To reinforce this condition of receiving benefits, let us examine the works of Thomas Hobbes and John Locke.  What can be gathered from these philosophers is that all people in a commonwealth form an unspoken social contract to benefit from something the commonwealth provides. One major benefit, in both men’s interpretations, brings humans out of the state of nature through a form of protection.  Human’s join under commonwealths to gain the security the state of nature lacks. Naturally, the cost of this benefit is merely the agreement to live by the social contract or law of the commonwealth.

In Hobbes work The Leviathan, the major benefit a commonwealth provides is protection “from an untimely death.”  In Hobbes’ state of nature there is utter chaos. To relieve this chaos, people join commonwealths because, “if there be no power erected, or not great enough for security; every man will, and may lawfully rely on his own strength for caution against other men” (Hobbes, 173). Therefore in Hobbes’s commonwealth, if people receive protection, they are expressively agreeing rules of the power erected mentioned in the quote. In summarization, security is benefited when one abides by the commonwealth’s laws.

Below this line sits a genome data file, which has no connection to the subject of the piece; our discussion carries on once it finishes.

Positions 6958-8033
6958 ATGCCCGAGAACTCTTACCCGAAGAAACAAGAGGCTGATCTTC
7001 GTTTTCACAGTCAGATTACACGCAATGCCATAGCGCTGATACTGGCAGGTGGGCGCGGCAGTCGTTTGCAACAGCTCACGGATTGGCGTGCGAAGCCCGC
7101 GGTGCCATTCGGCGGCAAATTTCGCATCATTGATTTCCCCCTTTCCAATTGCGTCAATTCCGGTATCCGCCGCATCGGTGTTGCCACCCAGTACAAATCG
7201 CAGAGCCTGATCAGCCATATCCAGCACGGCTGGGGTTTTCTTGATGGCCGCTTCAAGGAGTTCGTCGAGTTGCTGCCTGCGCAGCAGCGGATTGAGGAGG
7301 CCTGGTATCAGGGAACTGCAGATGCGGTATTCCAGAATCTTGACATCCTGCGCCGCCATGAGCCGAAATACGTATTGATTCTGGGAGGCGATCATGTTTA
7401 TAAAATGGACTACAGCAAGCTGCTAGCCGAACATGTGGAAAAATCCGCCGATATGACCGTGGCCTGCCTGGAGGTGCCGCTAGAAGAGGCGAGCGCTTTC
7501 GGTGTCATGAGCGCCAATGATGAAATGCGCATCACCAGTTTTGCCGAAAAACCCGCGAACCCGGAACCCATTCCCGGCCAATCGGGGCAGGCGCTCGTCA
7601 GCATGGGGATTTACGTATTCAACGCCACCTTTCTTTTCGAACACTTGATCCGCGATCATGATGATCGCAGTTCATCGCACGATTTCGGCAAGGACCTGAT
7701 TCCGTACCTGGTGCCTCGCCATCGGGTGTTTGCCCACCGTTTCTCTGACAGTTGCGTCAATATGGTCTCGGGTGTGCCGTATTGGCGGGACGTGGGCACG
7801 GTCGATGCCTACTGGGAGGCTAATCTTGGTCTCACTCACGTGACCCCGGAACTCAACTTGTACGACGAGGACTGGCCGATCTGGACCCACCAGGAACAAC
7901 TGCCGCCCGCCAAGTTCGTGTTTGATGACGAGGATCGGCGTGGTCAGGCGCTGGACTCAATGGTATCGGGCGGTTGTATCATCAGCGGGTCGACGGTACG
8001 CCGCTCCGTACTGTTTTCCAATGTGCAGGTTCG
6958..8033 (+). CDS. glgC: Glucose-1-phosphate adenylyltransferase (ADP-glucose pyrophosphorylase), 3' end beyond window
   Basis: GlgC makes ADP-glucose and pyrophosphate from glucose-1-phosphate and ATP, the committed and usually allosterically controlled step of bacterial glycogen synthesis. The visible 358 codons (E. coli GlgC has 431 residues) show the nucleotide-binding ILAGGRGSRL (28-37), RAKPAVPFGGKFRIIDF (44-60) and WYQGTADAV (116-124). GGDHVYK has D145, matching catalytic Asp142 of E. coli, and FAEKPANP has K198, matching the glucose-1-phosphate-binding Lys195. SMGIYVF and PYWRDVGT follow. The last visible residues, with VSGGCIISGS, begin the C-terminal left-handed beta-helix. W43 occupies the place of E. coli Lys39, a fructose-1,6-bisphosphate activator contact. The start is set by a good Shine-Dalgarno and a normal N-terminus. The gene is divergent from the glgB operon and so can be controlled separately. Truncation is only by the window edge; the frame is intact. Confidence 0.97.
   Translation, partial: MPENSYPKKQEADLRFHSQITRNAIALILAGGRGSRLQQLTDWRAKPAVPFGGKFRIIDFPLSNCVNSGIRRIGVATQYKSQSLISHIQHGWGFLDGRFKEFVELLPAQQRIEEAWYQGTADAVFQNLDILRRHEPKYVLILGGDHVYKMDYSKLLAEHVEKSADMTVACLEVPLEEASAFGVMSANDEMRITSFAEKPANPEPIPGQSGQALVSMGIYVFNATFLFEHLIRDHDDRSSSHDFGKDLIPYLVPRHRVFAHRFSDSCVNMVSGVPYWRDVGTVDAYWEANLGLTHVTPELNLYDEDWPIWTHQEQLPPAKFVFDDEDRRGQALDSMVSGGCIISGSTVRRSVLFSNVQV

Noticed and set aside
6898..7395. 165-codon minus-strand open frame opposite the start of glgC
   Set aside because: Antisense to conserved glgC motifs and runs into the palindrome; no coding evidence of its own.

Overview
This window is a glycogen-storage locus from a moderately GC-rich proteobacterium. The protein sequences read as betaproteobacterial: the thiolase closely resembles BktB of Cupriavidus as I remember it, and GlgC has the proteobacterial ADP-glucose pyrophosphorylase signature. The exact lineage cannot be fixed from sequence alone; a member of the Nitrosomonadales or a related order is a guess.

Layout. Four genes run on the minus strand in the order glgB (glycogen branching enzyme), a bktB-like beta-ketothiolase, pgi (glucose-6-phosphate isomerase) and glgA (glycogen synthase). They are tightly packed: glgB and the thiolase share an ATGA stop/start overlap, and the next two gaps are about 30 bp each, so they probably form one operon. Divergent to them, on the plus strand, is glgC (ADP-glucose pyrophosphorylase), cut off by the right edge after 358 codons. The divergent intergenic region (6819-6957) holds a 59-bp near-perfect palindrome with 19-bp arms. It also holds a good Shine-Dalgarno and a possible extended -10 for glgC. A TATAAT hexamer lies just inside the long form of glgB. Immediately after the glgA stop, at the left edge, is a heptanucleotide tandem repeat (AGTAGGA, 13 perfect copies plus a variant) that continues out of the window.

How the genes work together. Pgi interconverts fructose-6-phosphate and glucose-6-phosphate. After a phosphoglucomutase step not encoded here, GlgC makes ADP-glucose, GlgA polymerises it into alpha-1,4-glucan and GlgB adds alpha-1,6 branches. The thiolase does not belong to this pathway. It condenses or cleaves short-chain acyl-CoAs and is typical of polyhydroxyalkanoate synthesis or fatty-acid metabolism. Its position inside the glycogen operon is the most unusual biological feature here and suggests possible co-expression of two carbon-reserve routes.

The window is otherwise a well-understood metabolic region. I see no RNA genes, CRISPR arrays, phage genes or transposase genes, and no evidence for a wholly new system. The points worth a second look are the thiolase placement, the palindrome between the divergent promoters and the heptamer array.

Similarly, the major benefit Locke’s commonwealth provides is protection of one’s property.  Locke states in his work The Second Treatise of Government, “The great and chief end of men uniting into commonwealth, and putting themselves under government, is the preservation of their property” (Locke, 320). Based on this quote, the commonwealth protects one’s property, and if the protection is accepted, one is expressively agreeing to unite under the commonwealth. Overall, both Hobbes and Locke believe that, accepting any benefits from a commonwealth, expressively binds you to the rules of that commonwealth.

 In conclusion, the major condition that makes any person part of a commonwealth is through receiving benefits.  As a result, one becomes subject to the rules that the commonwealth creates. Furthermore, there is a clear connection between receiving benefits and expressively agreeing to live under a commonwealth in my situation. I expressively agree to live under the law of the United States by receiving the provisions of law enforcement, paved roads, and other things of this nature.